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VALLEY WEEKEND

Bagel on the Rise

Popularity is growing, along with the available varieties. A purist surveys places to find tasty accompaniment for your cream cheese.

July 25, 1996|MAX JACOBSON | SPECIAL TO THE TIMES

The Valley, like many other communities in Southern California, has been inflicted with bagelmania, with new bagel stores cropping up all over the place. Apparently not everyone has noticed.

"I always go to Barney Greengrass in Beverly Hills to buy my bagels," confided a Sherman Oaks balabosta I've known for years, in response to a question regarding her favorite Valley bagel bakery. "I don't like chain stores," she huffed, "and that's all you can get in the Valley."

My research tells me this is pointedly not the case, but I must agree that the newer bagel chains put out products I find uninspiring.

Maybe I'm spoiled. During my childhood, my mother's sister Frances, secretary to a fish broker, supplied our family with wonderful bagels, along with sizable platters of smoked fish: lox, sable, whitefish and sturgeon--briny, buttery fish cut into thick slices and hefty chunks--and huge scoops of Philadelphia-style cream cheese.

In those days, bagels came in three varieties--water, onion and egg. Water bagels were eggshell white, with a hard, crisp outer crust. Onion bagels were water bagels with long, blackened onion strings baked onto the bread surface the way polyurethane goes onto a hardwood floor. Egg bagels, which I have never fancied, had a soft texture and a pale orange sheen, the color of melted Creamsicles.

If you want to get technical, there was also the bialy, an un-boiled flat bread named for Bialystock, a once predominantly Jewish city in eastern Poland. The bagel probably has a Polish pedigree, too. It is reputed to have originated circa 1683 when a Polish baker created something to pay tribute to his king, Jan Sobiesky. How the word "bagel" became part of our language is sketchy. We know that beugel is an old Austrian word for stirrup, and also that beugen is Middle High German for "to bend."

The best bagels were--and still are, when you can find them--hand rolled by bakers skilled at pinching together elongated strips of dough. Punching or stamping a hole in the dough was considered chicanery to a purist; steaming the dough instead of boiling it--a common way to mass produce the buns that pass for bagels today--would have been a sacrilege.

And no bagel ever achieved popularity because it was low in fat. In my childhood, bagels were conduits for fatty, salty foods, functioning like cones do for ice cream. Then some genius figured out that bagels were complex carbohydrates, fuel for runners, triathletes and business people on the run (at around 150 to 200 calories per 3 1/2-ounce bagel, without butter or cream cheese).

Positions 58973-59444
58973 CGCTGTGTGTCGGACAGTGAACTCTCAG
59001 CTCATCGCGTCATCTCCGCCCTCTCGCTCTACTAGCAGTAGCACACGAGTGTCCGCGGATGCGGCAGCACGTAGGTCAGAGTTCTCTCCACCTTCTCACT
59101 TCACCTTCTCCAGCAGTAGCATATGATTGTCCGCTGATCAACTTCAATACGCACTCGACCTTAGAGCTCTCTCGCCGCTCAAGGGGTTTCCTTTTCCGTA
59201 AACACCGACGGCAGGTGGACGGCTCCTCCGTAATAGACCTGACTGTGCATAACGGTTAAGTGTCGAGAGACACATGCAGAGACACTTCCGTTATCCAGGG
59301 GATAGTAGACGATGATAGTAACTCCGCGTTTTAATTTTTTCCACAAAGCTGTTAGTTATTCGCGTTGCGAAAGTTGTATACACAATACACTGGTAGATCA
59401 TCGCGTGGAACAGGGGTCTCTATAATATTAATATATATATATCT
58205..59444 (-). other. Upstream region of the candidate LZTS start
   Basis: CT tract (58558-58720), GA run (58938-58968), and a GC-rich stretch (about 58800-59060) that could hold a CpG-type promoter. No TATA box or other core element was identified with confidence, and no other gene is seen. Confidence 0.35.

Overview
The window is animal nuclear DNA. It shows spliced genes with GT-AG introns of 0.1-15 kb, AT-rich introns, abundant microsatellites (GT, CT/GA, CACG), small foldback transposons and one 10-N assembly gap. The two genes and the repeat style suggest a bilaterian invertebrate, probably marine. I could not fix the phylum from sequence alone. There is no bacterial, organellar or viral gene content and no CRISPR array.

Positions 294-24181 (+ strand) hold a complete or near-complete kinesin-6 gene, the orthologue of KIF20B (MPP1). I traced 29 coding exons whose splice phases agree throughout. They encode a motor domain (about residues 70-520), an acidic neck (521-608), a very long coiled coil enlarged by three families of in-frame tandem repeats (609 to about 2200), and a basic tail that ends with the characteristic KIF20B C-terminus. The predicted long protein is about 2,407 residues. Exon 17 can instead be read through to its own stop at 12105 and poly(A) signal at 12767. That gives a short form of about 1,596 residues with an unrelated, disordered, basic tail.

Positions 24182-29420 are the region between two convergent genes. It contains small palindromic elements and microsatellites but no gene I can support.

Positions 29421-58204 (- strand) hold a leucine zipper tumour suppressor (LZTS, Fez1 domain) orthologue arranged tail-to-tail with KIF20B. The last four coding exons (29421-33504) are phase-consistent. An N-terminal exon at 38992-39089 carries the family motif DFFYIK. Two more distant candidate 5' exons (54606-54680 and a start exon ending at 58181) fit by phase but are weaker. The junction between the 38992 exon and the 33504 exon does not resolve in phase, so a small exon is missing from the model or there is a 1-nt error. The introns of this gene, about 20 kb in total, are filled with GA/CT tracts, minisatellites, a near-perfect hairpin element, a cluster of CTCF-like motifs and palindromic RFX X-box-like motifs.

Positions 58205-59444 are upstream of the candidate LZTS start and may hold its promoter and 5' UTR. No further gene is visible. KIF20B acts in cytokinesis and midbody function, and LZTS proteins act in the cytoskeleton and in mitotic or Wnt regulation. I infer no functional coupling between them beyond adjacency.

What's in a bagel? Well, recipes vary, but the ingredients are as follows: high gluten flour, salt, yeast, sugar and, occasionally, malt, plus who knows how many additives in commercial recipes. The '90s bagel also comes gussied up in 31 flavors, laced with exotic substances like chocolate chips, cranberries, jalapenos and sun-dried tomatoes baked into the dough.

Feh is what my grandmother would have said.

I recently conducted a rather free-form bagel tasting in the Valley, visiting several bagel outlets over a three-day period. As I gathered up the bagfuls, it became clear that uniformity of judgment would not be easy. Bagels taste best about one hour after they are baked, just after they are cool, and it's hard to know how long a bagel has been out of the oven. Another problem is rating criteria. Chewiness, for instance, something I like, is not a quality everyone relishes.

Here is what I found, with a few outside opinions kneaded in. In the end, bagels were evaluated on crispness, chewiness and overall quality. Feel free to take these opinions with a grain of salt. (Or just order a salt bagel.)

And happy noshing, but remember to slice that bagel away from yourself. Bagel injuries are a leading cause of weekend visits to the emergency room.

*

Goldstein's Bagel Bakery was started in Pasadena eight years ago by Michael and Bridget Goldstein. Those living in Glendale can drive up Verdugo Road to the La Canada Flintridge city line, where a newly opened Goldstein's outlet is putting out some of the best bagels east of Fairfax.

The secret may be in the recipe, which the employees protect with the zeal of bodyguards at a rock concert. I was able to discern that the dough is mixed in a roller, hand stretched on a table and then finished in a machine, before being boiled, first, and then baked. There are no preservatives in these bagels, and all of them are made on the premises. On a busy day, this Goldstein's sells more than 2,500 bagels.

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